In 2010, Struts2 framework vulnerability was made famous at the Pwnie awards in Las Vegas. It was CVE-2010-1870. It was very serious, allowing attackers to gain remote access to an environment with a single HTTP request and 5 special parameters set. Ouch! It was difficult to test and many companies had included it in their software and services. Worse, it was complicated and the release voting process took far too long. During that year, many fell victim and there were a variety of patch notifications that resulted from the inclusion of this framework in other software and services. Big software platforms had been vulnerable for a long period of time because patches were delayed. CVE-2010-1870 is still showing up in large environments.
Earlier this year, I had a chance to really think about this problem at great length and believe that we must find some means of achieving Fewer, Better Suppliers while still balancing the demands of developing Awesome, Innovative Software at Speed and Scale. While talking with Josh Corman, we discovered that DevSecOps work has been squarely pitted between these two outcomes. But more importantly, Sonatype has developed a tool to help the community understand the complexity of the inherited security defects being included in the software supply chain by most organizations. It provides a visual depiction of how software security defects get embedded deep into the software deployed by most organizations.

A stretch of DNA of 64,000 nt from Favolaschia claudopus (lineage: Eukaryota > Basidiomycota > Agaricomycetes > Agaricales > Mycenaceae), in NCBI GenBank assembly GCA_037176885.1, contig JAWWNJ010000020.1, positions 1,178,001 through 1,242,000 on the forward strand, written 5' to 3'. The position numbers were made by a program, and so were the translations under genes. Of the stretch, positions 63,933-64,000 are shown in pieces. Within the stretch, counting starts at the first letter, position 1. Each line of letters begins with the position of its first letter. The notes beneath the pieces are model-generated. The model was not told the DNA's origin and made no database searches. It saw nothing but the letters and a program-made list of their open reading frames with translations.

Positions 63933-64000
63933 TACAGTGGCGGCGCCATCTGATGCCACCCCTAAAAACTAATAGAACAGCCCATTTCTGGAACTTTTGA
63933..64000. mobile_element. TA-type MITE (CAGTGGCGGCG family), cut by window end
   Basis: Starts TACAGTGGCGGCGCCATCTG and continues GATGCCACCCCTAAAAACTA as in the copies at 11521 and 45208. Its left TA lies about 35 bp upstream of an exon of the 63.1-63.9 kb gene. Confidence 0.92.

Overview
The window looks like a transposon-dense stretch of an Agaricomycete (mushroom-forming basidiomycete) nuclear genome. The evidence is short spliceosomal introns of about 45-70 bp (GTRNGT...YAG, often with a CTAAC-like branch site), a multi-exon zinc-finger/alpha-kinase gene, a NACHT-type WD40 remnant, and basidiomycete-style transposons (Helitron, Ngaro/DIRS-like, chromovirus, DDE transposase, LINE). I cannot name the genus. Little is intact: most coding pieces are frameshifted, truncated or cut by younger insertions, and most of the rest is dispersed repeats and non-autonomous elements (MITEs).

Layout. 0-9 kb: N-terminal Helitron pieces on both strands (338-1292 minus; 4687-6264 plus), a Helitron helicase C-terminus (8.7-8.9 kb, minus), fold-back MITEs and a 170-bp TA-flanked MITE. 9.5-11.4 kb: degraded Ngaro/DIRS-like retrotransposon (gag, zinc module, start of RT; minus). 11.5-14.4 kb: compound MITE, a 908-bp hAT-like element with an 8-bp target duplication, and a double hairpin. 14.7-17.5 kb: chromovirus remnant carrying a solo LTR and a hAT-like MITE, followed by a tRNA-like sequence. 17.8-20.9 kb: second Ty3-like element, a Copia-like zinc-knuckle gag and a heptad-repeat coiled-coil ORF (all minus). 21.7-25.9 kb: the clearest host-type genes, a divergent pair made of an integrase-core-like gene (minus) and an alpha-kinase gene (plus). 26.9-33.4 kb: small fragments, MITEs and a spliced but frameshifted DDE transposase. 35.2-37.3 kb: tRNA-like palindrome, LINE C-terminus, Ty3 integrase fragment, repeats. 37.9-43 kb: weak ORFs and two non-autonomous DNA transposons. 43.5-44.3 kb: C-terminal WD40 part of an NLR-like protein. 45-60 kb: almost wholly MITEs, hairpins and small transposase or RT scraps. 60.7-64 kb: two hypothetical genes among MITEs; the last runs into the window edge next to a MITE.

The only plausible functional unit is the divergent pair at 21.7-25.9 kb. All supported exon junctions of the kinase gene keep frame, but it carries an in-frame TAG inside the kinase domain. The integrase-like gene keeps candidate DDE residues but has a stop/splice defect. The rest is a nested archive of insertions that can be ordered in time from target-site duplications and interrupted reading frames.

As a security professional, I love this tool! As a DevSecOps professional, I want to figure out how to use it to help DevOps teams make better decisions and know what to fix, when. As you can imagine, I’m super excited to find someone to help me understand how to implement this tool in my DevSecOps environment. And well, who doesn’t love to bang their head against the wall? I’ve been looking around for people who have attempted to choose a Fewer, Better Suppliers path and well wouldn’t you know it I haven’t found many embarking on this journey. So in the true spirit of understanding what its going to take to achieve this nirvana, we decided to run an experiment. And as you might have guessed, we’ve learned a few things and wanted to share the journey.
Experiment: Determine if we can persuade software developers to use fewer components
We worked with several teams to discuss using fewer components that they have to manage and maintain. The feedback was unanimous. We learned that DevOps teams want to use the tools they know already work. And they weren’t willing to give up any of these tools without replacements. But we did gain an insight that made us hopeful. Teams were interested in making sure they could stay ahead of the Red Team or worse External Attackers and were willing to use a tool to discover and patch their tools faster. In fact, with high fidelity remediation requests and virtual patching options, these teams were very interested in helping to ensure the environment they support is hardened and checks built into the Continuous Delivery pipeline. More importantly, these teams were very interested in increasing their visibility into hidden security defects within their software stacks.
This was very interesting feedback, because we weren’t sure we would get much traction on reducing the number of suppliers, which we didn’t. But we did learn that we could indeed gain traction with DevOps teams by increasing visibility so that defect resolution could be faster and planned within their release cycle.